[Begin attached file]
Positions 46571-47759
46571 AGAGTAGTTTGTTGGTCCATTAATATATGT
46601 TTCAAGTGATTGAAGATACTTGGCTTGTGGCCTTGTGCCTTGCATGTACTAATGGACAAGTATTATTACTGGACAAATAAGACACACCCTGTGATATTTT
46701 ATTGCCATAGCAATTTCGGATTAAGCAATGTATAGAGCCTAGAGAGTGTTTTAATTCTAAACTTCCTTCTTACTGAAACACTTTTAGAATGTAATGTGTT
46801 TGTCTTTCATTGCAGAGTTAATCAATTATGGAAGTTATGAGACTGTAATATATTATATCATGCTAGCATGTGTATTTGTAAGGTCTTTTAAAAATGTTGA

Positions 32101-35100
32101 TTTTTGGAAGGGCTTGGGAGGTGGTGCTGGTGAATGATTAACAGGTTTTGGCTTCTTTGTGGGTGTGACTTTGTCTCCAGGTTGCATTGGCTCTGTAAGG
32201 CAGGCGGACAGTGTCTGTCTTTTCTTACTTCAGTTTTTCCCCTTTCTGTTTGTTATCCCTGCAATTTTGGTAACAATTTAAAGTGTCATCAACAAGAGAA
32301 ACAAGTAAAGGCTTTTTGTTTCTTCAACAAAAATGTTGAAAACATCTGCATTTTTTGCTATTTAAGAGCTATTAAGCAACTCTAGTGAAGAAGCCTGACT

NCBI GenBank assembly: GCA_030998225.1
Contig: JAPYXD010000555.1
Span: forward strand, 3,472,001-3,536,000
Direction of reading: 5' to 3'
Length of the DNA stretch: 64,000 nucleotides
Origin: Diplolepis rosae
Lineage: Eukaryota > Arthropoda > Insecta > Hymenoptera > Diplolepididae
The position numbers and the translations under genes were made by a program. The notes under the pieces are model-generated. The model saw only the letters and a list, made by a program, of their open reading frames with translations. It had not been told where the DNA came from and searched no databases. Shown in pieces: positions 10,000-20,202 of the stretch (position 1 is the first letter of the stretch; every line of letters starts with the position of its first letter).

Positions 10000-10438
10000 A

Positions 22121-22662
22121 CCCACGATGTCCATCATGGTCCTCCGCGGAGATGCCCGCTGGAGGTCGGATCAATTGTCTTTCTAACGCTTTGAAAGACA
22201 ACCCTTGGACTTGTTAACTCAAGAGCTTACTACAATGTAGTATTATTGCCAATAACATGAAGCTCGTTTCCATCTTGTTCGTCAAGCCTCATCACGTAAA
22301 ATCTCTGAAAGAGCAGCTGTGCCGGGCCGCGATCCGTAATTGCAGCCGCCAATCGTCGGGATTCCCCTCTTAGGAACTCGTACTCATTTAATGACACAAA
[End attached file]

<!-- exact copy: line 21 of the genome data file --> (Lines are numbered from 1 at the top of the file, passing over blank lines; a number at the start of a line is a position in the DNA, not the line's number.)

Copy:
22121 CCCACGATGTCCATCATGGTCCTCCGCGGAGATGCCCGCTGGAGGTCGGATCAATTGTCTTTCTAACGCTTTGAAAGACA